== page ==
How IL-27 stimulation modulates BST-2 expression in PBMC isolated from HIV positive individuals has yet to be reported, and results from such investigations will be critical to furthering our understanding of the role played by the IL-27-BST-2 axis in HIV infection. Whether BST-2 antiviral activity is accomplished by inhibiting virus spread via tethering of newly formed HIV virions has not been specifically determined; however, several studies have demonstrated that BST-2 can tether HIV-1 to the cell surface and, thus, inhibit its release9,32,33. This may result in a restriction of virus spread, limiting virus infection. Liberatore and Bieniasz showed that when BST-2 deficient mice were challenged with a strain of Moloney murine leukemia virus that is known to induce immune activation and type I IFN expression, viremia and exacerbated pathology were observed in comparison to wild type mice34. Furthermore, Jones et al. demonstrated that siRNA silencing of BST-2 enhanced mouse mammary tumor virus replication in vivo, indicating that BST-2 functions to restrict virus replication32. Although the HIV-1 protein Vpu is known to counteract BST-29,32,33, Homann et al. demonstrated that IFN-α-mediated induction of BST-2 expression was able to overcome the effects of Vpu and inhibit HIV release in vitro19. It is possible that IL-27-induced BST-2 may function in a similar manner in the setting of HIV infection. Since we demonstrated that IL-27-mediated induction of cell surface BST-2 expression is observed up to 24–48 h post-stimulation, it is possible that these enhanced levels of BST-2 may function to inhibit virus release. Moreover, the effects of IL-27 on Vpu expression and activity have not been defined and represent an important area for future investigation. In light of the previously established ability of IL-27 to inhibit HIV replication4,5, the impact of IL-27 on BST-2 expression may represent an additional mechanism by which IL-27 can accomplish this function; this is of particular importance if recombinant IL-27 was to be considered as a potential adjunct to anti-retroviral therapy.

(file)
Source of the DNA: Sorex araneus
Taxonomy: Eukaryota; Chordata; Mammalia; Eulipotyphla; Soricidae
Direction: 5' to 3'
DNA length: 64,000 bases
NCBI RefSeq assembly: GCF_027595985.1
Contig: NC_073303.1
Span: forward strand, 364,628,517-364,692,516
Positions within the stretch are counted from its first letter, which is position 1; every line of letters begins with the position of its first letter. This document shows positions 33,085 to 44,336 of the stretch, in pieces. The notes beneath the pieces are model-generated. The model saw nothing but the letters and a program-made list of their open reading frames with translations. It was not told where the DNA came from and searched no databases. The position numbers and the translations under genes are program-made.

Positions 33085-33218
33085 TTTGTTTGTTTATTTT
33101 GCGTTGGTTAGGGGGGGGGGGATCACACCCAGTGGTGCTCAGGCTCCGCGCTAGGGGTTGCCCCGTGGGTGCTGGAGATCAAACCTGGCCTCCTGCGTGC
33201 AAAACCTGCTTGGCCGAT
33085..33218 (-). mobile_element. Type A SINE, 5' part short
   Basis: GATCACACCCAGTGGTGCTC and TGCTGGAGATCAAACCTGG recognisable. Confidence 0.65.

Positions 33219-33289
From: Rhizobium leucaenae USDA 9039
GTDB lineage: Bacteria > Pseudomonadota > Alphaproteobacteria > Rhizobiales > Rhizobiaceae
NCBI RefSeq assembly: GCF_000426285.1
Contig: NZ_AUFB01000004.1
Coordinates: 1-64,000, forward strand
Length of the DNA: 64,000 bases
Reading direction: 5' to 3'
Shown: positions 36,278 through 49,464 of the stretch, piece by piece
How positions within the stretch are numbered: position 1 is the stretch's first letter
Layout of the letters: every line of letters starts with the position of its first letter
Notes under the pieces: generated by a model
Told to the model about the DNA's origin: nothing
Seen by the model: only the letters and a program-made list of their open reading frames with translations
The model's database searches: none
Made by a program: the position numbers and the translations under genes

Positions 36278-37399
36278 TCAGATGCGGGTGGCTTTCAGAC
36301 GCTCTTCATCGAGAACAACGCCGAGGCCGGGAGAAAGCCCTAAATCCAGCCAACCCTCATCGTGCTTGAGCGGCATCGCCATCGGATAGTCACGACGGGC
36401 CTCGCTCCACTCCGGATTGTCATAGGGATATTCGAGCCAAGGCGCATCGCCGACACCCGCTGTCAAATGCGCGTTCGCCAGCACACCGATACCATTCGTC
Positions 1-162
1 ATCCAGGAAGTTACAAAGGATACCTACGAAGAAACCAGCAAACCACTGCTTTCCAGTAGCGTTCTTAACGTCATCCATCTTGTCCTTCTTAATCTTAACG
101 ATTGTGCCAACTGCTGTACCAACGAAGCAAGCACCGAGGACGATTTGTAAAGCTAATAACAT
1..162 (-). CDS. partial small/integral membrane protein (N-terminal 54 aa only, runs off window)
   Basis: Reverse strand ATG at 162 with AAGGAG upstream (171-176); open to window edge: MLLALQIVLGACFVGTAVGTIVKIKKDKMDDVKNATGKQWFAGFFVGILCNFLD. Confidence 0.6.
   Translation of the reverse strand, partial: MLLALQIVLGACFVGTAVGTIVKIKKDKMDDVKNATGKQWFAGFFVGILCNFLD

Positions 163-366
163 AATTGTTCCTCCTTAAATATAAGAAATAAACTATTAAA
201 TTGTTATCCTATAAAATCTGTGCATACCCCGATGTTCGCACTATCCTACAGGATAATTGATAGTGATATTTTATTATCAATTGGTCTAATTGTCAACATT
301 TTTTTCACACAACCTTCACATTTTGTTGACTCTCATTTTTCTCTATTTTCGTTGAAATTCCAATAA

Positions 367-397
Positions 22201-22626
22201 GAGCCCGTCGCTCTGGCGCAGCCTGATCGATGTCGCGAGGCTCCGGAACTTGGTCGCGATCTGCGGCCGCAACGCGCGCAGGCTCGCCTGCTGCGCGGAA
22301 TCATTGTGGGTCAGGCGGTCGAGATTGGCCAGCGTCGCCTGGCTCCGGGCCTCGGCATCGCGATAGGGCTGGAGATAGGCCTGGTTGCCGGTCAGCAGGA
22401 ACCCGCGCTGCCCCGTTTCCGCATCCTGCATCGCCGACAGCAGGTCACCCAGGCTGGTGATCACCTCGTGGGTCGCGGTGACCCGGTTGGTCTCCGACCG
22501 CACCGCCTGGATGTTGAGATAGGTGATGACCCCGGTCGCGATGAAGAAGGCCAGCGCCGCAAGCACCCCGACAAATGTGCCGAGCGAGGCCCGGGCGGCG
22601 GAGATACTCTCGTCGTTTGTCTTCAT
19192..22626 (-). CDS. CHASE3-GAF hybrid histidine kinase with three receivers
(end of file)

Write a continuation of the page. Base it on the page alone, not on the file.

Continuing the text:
In this study we confirm expression levels of BST-2 on monocytes and T cells, and for the first time, report inducible BST-2 expression on monocytes and T cells in response to IL-27 stimulation. Expression of BST-2, a viral restriction factor, on these specific cell types is particularly interesting, as these cell types are targets for infection by HIV. Since BST-2 can inhibit HIV infection, and IL-27 can inhibit HIV replication, it is likely that the influence of IL-27 on BST-2 expression represents a newly defined anti-viral function for IL-27.